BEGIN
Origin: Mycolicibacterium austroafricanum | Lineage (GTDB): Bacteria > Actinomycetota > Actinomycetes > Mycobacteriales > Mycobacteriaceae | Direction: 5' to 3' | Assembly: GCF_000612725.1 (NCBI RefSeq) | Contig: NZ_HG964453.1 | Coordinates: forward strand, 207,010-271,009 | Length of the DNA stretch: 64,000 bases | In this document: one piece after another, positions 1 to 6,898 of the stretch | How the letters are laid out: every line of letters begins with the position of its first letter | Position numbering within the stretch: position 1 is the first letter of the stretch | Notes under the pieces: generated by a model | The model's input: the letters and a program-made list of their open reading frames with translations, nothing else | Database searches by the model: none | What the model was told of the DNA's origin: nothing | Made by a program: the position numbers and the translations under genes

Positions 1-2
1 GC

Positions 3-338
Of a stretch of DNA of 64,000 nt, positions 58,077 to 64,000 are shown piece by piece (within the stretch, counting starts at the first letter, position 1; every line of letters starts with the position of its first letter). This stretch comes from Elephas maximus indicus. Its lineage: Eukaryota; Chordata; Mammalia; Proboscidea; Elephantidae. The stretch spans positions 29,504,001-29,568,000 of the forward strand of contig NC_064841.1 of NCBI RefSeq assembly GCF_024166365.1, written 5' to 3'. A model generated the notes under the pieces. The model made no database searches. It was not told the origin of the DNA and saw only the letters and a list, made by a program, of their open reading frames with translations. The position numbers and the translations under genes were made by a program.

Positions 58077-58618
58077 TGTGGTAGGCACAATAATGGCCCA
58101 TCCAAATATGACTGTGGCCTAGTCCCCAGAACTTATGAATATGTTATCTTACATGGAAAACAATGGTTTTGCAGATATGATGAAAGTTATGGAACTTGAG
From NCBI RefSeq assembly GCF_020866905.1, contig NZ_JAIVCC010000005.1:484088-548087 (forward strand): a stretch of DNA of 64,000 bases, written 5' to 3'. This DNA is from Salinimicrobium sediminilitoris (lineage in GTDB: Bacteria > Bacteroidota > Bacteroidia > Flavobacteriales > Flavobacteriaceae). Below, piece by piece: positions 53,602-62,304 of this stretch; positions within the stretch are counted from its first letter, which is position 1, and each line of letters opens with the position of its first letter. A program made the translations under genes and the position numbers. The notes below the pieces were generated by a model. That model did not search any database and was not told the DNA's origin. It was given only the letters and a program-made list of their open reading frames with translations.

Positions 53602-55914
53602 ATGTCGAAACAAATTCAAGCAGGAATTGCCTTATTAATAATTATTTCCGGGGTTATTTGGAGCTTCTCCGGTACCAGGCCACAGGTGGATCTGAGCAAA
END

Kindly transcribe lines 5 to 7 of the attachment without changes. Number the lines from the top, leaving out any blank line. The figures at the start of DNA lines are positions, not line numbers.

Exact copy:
Of a stretch of DNA of 64,000 nt, positions 58,077 to 64,000 are shown piece by piece (within the stretch, counting starts at the first letter, position 1; every line of letters starts with the position of its first letter). This stretch comes from Elephas maximus indicus. Its lineage: Eukaryota; Chordata; Mammalia; Proboscidea; Elephantidae. The stretch spans positions 29,504,001-29,568,000 of the forward strand of contig NC_064841.1 of NCBI RefSeq assembly GCF_024166365.1, written 5' to 3'. A model generated the notes under the pieces. The model made no database searches. It was not told the origin of the DNA and saw only the letters and a list, made by a program, of their open reading frames with translations. The position numbers and the translations under genes were made by a program.

Positions 58077-58618
58077 TGTGGTAGGCACAATAATGGCCCA